want so much to clean the back
window, and can't get anyone to do
You want me to go up the ladder?
We will start with a small, a step
ladder, and it will prepare you for
skydiving. Right! I like what you
have done there.
have done there. You didn't need to
Winnall like that. Go straight, go
flat. I have got to show you how to
do this. How do you feel now? I
don't like it when I can't see the
floor, my legs do go a little bit.
But you are doing well, you are
keeping your balance well and you
are doing the window beautifully. I
will think about you, and your ears
will burn. Thank you so much, Alfie,
it's wonderful. Now I have got one
more job. This is as safe as
anything. You'll be all right.
Try and be logical about it. Just
use your head and no that it is
safe. You've got a good ladder,
nothing can go wrong. (BLEEP)
don't think I can go up any more.
Leave it there, you have achieved a
lot. But just remember what you did.
When I look at it from a ground
level, that is pathetic. Anyone who
can't go to the top of that and
clean that window is not tough at
all. So I think it's a bit of a
realisation that maybe I do need to
But before he can do
anything else about his acrophobia,
he needs to get his silver skydivers
together. The jump is four weeks
away, they all have to do a
pre-assessment at Swansea airport to
make sure everybody is fit enough to
take a 12,000 foot plunge. The
silver skydivers have gathered from
all four corners of Wales. The
youngest, Jane, is 60, the eldest,
Eric, is 87. And there are reasons
for wanting to do the jump are wide
and varied, aside from raising funds
for Sport Relief.
Are you not scared
I have never been up in a
See you don't know if you are
scared of heights?
I have been on a
And the sort who can say,
you carry on, it will be fine, I
will sit here and read a book. This
is the first time I have ever said,
I could do that.
What made you want
to do it?
I have Parkinson's, and it
is a downward slope, you are never
going to get better. The thing to do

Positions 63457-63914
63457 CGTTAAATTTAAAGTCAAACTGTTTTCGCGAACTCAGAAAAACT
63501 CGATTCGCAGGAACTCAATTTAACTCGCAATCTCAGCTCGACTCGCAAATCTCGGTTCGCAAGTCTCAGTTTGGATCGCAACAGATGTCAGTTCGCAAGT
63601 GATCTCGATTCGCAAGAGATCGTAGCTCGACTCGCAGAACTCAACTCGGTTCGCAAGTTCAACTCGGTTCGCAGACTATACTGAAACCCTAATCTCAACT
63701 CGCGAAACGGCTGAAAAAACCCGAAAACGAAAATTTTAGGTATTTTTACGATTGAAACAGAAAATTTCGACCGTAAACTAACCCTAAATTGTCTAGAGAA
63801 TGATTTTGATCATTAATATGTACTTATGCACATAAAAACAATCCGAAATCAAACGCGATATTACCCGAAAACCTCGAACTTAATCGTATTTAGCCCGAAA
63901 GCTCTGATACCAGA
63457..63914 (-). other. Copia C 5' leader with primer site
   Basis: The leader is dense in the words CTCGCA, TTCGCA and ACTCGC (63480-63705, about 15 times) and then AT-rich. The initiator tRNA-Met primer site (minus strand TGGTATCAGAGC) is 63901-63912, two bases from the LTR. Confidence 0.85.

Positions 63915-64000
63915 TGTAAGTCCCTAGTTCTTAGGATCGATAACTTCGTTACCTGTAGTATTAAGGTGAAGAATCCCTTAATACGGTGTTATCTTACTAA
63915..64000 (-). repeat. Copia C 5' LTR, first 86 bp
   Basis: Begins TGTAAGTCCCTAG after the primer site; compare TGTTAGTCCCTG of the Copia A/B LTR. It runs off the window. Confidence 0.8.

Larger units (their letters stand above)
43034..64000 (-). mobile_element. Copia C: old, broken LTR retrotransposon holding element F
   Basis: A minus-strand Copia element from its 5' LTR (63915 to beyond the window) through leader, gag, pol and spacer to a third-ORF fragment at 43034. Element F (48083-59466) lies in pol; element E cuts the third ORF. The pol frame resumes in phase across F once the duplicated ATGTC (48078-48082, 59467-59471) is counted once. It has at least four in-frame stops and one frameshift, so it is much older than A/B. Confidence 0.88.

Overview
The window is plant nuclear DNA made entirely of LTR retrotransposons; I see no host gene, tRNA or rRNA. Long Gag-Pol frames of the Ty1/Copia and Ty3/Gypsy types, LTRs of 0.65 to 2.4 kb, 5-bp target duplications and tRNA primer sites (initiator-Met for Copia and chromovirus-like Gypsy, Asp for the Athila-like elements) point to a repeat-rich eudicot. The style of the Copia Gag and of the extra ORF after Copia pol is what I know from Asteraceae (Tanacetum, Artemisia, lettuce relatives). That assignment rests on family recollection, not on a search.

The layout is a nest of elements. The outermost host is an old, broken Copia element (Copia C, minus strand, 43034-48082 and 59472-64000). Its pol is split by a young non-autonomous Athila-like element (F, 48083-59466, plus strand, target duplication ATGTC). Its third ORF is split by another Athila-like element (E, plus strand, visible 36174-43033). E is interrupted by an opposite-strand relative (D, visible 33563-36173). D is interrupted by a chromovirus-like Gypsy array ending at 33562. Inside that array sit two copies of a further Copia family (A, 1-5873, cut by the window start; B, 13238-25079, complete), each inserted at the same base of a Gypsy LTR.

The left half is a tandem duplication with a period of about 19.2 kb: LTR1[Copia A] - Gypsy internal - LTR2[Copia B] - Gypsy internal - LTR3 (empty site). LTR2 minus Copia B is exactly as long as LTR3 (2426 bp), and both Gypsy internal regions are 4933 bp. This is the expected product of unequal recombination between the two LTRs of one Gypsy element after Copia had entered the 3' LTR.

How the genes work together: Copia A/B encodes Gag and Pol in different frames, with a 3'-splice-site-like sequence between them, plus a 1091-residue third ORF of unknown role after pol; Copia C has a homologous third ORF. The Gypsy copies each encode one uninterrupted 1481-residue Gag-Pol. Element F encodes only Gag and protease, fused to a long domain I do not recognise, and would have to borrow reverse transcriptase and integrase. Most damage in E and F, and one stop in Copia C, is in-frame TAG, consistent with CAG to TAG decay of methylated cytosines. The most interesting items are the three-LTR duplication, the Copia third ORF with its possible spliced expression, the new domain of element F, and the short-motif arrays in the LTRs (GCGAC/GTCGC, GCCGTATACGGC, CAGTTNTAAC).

is exercise, set yourself
challenging targets, I have
Parkinson's, but Parkinson's is not
going to have me.
What an amazing
thing to be doing.
illness has not progressed enough to
prevent in doing the job, but like
all of the silver skydivers, he has
had to get a doctor's certificate to
even get this far. And there are
still potential pitfalls.
still potential pitfalls. Do they
have the core strength to keep their
legs are near on landing, and are
they the right weight and body mass?
Sadly, not everyone clears this
I was lighter than that last
Sheila, the cafe manager at
the rainbow Centre, has a
I am too heavy,
and I won't get the weight off in
time because of other commitments.
It's not the end of the world, I
won't go home distraught.
bat on passes to our husband, Dean,
who is having doubts when it comes
time to sign.
It has got to be his
decision. Just man up!
It is about
conquering your fear.
It is a
You are scared as I
Fear is good.
the room is awash with nerves.
terrified. If Gareth is scared,
every body could be scared, surely!
But Gareth has brought his secret
weapon along to calm the fears. His
fearless skydive guru, Dilys.
everyone's attention? Thank you so
much for putting yourself forward to
jump out of an aeroplane. I'm not
going to lie, I'm afraid of doing
this. Who wouldn't be afraid? But
there is a woman who when I first
met her made me feel like actually
it will be a great experience, so I
am hugely honoured that doing it
with us will be Dilys! So, introduce
You will never regret it,
and it is OK to be scared, but don't
forget, scared misses excitement.
You only just have to and turn it to
excitement. I started when I was 54,
and nobody could be more scared than
I was. Why did it, and it blew my
life open, so I tell anybody who is
in a bit of a rut with the pressures
of life, do a skydive, and it will
transform you for ever.
Delist has settled the team, nerves
are under control and confidence is
returning. Time for the gang to see
the plane they will be jumping out
of in 28 days.
Where is first class?
We do get your drinks?
enough Gareth to gracefully adopt
the perfect parachute position.
the perfect parachute position.
we are about to exit the aircraft,
we will get you ready, so what we
ask you to do is to put your hands
on his knees, pushed down.
On top of
his legs? Someone is pleased to see
me! I'm scared doing it like this!
Well, that's it, we are done! Thank
you! I don't think I need to confess
my fears, because I couldn't really
hold them in.
You were great. That
is by far the scariest. When you are
in the situation you are doing it,
that rehearsal we were there and
staying there, and the crowd is a
few feet below, much harder than the
real thing, and I would have been
scared of had been there as well.
She is brilliant.
I can see the look
in your eye.
As always, Dilys put my
mind at ease, because she has this
way as the others do, putting things
into perspective. She made me feel